As if you didn't have enough to worry about when it comes to protecting your personal information from the jackals of the innernets, here, come have more to worry about: Microsoft and Yahoo are selling users' personal data to political campaigns so that they can better target the audience of their political ads.
Honestly, this news shouldn't be that surprising since the process of running for any important public office in the United States is, at least in this big social century, nothing more than an aggressive exercise in venture capitalism so why shouldn't political campaigns get the same perks and access as other enterprises do? It's probably better to go ahead and accept the fact that elections are less democratic routine and more a corporate charade of cash-stitched hand-puppets so that we can get over our expected outrage at news of tech companies selling our personal information to political parties.
Microsoft and Yahoo are Voltron-ed together in the Search Alliance that allows users of Microsoft's adCenter or Yahoo Search Marketing to target users across both Yahoo and Bing search engines with personalized ads. According to ProPublica's Lois Beckett, the two companies are helping political campaigns deploy consumer-tailored ads by using people's names, zip codes, and other user information that people submit when they sign up to use one of Microsoft or Yahoo's services. By paying for access to user information, campaigns can strategize how best to target political ads to people browsing the internet the same way other advertisers deploy retail ads to specific people.
And where does your right to privacy fall in all of this? Never thought you'd ask.
Microsoft and Yahoo said they safeguard the privacy of their users and do not share their users' personal information directly with the campaigns. Both companies also said they do not see the campaigns' political data, because the match of voter names and registration data is done by a third company. They say the matching is done to target groups of similar voters, and not named individuals.
While the two companies may indeed be going through a third party to ensure the anonymity of users whose information is harvested for political parties, I'd wager that a determined sleuth would not have too much difficulty tracking back the breadcrumbs of data to sniff out a person's true identity.
In a recent report by the Electronic Frontier Foundation that assessed which companies were doing their part to protect user privacy and which were slacking off, both Microsoft and Yahoo received poor scores, especially when it came to teling users about data demands and maintaining transparency about government requests for private information.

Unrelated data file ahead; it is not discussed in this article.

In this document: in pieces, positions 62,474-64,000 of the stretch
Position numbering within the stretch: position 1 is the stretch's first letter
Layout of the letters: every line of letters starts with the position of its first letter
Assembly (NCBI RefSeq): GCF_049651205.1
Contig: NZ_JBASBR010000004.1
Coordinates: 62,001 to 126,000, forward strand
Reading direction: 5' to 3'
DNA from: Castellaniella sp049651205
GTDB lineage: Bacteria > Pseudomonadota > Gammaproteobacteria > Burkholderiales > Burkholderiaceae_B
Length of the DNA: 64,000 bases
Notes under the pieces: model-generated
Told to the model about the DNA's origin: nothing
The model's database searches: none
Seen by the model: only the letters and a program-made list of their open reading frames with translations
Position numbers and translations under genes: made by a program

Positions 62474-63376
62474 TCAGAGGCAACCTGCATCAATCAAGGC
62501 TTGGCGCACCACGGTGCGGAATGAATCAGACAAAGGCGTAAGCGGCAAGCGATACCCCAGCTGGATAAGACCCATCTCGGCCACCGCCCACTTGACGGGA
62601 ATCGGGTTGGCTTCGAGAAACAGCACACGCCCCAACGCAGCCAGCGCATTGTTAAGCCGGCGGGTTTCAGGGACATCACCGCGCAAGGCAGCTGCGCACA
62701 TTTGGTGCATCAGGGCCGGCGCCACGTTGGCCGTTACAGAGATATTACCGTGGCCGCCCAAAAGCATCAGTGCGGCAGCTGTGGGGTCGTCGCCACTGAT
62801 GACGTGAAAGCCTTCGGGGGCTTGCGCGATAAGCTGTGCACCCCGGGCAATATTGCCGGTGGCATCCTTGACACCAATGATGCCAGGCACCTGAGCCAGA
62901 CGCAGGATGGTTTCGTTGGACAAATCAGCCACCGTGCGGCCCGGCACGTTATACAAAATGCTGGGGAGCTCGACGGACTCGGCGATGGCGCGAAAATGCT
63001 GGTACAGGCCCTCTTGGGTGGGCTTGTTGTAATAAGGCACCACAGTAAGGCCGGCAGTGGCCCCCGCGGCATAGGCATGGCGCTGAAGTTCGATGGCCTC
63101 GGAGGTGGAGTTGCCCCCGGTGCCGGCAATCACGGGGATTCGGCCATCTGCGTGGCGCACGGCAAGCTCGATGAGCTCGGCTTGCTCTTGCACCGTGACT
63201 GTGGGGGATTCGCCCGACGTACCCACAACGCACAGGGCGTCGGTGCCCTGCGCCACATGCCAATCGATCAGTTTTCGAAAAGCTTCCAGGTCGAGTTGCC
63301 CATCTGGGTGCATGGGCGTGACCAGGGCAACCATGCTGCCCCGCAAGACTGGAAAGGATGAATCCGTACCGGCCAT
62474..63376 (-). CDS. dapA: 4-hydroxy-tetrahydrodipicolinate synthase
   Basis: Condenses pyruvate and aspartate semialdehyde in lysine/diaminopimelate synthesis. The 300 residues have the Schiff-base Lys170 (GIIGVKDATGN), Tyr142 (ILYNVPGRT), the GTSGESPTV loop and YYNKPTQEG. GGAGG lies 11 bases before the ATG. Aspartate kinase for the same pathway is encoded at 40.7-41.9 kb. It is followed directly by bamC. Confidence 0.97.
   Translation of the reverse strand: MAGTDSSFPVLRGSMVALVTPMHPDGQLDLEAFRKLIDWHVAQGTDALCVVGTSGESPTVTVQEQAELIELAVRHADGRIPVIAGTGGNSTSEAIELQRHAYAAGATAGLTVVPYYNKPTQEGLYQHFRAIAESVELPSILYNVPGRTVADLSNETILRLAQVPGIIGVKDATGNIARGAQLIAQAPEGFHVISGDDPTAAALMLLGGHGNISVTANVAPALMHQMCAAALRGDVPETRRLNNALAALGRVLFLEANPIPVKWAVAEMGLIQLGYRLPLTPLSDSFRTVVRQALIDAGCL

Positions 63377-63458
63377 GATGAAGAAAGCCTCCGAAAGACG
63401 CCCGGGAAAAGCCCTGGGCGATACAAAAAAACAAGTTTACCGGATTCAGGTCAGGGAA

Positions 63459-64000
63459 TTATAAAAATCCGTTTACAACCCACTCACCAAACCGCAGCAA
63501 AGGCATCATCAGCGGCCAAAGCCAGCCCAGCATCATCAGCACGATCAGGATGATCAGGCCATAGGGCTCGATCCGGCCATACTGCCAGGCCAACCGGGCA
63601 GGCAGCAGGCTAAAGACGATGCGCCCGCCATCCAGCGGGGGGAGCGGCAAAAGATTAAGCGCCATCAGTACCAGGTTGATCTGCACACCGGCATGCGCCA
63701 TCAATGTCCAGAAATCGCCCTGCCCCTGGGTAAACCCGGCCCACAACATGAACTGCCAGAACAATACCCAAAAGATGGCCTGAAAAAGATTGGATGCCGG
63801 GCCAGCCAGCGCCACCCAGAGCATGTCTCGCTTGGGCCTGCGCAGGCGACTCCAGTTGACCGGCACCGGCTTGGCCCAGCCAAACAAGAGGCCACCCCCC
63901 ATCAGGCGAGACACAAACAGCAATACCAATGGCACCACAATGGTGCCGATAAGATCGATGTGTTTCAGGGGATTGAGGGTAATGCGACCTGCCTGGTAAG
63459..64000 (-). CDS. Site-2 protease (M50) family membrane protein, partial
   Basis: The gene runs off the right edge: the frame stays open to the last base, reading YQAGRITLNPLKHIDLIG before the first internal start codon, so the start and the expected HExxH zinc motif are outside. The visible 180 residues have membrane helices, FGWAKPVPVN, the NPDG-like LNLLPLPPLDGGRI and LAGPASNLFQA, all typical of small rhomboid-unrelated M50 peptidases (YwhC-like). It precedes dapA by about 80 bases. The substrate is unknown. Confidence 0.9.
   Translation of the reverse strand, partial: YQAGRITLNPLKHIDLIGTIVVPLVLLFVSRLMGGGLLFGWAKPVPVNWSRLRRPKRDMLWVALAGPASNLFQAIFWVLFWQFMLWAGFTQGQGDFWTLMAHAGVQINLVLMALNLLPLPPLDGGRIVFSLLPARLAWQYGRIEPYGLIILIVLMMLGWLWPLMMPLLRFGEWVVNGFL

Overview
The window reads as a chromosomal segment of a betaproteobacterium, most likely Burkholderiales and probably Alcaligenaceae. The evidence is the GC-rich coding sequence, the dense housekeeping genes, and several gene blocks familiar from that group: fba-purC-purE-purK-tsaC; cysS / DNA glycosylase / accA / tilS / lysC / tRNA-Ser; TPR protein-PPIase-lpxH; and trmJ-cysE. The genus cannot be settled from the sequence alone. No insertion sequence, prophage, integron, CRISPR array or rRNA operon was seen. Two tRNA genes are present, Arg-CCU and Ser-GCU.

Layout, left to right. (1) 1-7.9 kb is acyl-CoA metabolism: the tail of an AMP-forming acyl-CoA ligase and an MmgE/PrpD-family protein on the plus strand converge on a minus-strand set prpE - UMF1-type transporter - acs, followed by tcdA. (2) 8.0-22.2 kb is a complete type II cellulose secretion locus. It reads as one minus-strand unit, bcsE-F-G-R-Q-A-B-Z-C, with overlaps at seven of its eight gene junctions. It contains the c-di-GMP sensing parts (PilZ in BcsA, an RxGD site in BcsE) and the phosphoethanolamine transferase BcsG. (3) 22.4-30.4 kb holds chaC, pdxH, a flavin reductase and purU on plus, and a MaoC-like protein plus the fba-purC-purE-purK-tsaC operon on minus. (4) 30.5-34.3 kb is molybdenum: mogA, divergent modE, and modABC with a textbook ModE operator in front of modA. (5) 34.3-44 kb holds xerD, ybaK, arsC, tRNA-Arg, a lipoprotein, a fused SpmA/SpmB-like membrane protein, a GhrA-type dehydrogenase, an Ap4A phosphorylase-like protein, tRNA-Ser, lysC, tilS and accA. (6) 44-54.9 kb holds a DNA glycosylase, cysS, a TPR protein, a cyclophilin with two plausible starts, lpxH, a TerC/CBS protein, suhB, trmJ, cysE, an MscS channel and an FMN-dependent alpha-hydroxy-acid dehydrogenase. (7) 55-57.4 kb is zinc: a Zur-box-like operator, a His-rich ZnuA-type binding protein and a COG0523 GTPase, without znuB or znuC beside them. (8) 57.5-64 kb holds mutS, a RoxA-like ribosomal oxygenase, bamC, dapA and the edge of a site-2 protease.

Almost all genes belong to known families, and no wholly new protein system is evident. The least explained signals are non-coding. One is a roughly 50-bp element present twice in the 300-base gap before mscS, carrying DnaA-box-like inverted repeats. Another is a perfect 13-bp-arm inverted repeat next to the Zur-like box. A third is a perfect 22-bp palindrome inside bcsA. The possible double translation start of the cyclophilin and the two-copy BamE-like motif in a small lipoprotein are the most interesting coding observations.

What's supremely ironic about Microsoft selling user information to political campaigns via third-parties is that just last week the company announced that its upcoming Internet Explorer 10 would come with the 'Do Not Track' feature automatically enabled, which tells third-party advertisers to get lost but doesn't shake off those advertisers with whom users have direct interactions, such as Microsoft if you're using IE10.
Alternately, the two biggest online advertisers, Google and Facebook, told ProPublica that they are not like Microsoft and Yahoo in that they don't hock personal data to political campaigns. Instead, they sell it off to everybody else.
The Obama and Romney campaigns declined to share their methods for targeting potential voters with ads. The only response the Obama campaign would give up is that this habit of info-buying for the purpose of targeted campaign ads is something both Democrats and Republicans have done in the past, and so since it's been done before they don't see a problem with doing it now. Alternately, the Romney campaign just sat on their hands and didn't say anything.
As I already mentioned, there isn't any real reason why political campaigns shouldn't be allowed to target their online ads when retailers are allowed because the end goal is identical: make people pay attention to your brand and hopefully commit to your side. In the end, it's less about Microsoft and Yahoo failing at online privacy - those companies aren't exactly doing anything different than how normal advertising goes - and more of a reminder that electioneering really isn't any different than trying to target somebody with an online ad for green corduroy pants because they looked at a pair yesterday.